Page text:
Thus, we are going to have to find out these answers for ourselves. I have a great source of answers, but it is very “controversial” so I usually don’t mention it directly. They are there. Maybe not ALL the answers to everything! But plenty of good answers. They don’t want us to have this knowledge. Don’t continue to rely on their “help.” It is false help!

  • I totally agree with Dr. Breggin. We were trying to get this done in Berkeley back in the early 1980s. After all these years and all the studies showing harm, it is almost beyond comprehension that anyone would still be willing to defend this practice. It only shows how demented a few fanatics can become. Yes, please, let’s get ECT fully banned!

  • Anyone involved with mental health in these times should be aware of Hubbard’s work on the subject. It is a disservice to the subject to not even mention that he pioneered a workable therapy starting in 1950 and since expanded it into a whole set of technologies for mental and spiritual healing.
    My own experience with the system was, thankfully, very brief (less than 2 years) and did not involve any drugs. This was back in 1979-1980. When my Berkeley psychologist heard I was thinking of visiting a real psychiatrist or two to see what they were doing with Transactional Analysis, she was aghast, and warned me not to go near any psychiatrists. That was my first real hint that something was seriously wrong with the system.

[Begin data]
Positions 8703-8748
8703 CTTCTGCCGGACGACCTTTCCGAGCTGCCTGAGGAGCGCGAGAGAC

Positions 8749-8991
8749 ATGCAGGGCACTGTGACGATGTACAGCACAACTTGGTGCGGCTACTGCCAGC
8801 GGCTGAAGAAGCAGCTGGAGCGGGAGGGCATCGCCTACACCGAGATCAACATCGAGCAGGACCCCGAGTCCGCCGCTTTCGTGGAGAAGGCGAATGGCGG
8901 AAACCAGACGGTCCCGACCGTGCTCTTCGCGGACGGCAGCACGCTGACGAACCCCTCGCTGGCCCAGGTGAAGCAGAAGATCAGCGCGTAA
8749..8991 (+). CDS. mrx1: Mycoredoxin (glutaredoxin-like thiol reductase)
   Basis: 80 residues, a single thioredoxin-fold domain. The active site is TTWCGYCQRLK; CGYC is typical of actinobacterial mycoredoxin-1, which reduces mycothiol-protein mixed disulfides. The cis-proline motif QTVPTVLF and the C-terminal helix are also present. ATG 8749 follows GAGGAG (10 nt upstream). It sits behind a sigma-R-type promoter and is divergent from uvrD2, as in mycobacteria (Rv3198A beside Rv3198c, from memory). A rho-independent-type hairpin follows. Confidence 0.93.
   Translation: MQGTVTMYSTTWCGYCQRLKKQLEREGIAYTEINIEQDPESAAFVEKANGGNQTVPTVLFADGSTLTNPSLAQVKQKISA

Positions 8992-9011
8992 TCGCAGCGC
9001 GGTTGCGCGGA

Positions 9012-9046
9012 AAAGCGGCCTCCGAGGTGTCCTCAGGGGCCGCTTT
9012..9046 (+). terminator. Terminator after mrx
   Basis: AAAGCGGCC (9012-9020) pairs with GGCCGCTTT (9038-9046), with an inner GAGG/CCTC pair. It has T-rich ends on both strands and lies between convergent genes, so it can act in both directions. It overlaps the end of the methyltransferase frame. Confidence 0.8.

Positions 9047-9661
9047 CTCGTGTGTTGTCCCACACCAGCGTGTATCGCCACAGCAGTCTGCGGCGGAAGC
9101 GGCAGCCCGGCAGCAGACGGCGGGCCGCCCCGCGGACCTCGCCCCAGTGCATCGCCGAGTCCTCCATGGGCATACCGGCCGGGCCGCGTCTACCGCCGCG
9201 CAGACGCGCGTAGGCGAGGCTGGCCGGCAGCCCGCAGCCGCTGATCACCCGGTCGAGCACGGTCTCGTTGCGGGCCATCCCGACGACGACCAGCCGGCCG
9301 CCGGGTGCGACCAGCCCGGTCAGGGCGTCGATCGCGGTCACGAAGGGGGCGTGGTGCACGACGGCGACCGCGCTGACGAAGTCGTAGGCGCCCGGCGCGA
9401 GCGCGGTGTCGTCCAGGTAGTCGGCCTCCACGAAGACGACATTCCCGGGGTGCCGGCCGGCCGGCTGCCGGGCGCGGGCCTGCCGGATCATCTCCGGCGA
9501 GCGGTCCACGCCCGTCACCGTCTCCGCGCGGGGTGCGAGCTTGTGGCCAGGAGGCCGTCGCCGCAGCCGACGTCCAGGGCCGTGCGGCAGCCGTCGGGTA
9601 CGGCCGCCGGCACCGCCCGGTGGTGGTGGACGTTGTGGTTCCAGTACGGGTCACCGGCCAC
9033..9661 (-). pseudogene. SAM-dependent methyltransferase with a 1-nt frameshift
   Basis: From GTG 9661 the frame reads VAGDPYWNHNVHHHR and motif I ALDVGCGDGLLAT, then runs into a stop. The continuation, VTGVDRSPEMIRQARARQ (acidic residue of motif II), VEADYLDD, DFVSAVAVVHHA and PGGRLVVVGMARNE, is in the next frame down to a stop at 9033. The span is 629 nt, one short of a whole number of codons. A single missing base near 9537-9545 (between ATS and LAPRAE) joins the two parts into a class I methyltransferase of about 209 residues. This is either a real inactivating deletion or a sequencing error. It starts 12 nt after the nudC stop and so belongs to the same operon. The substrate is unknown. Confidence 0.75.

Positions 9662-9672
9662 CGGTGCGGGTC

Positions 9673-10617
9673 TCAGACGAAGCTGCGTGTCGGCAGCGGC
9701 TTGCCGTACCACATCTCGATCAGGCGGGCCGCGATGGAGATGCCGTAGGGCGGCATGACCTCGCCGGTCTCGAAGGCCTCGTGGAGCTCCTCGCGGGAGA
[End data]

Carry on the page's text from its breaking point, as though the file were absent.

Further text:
Years later, I discovered that my father raised his young family and went to graduate school with the help of a very generous grant from the National Institute of Mental Health. He taught Social Work students, which field psychiatry was trying to take over. So be warned! Social Work has long attracted many people of goodwill, but it is under serious attack from psychiatry, and has been reduced in many places to a bird dog activity to find the Mental Health System new “patients.”
    I so sympathize with your desire to help people avoid the chasms you almost fell into. This website gives us lots of good ideas in that direction. But it leaves Hubbard’s work and CCHR out of the picture. And they should be part of the picture. If you include them as part of your picture I think you will be very happy that you did.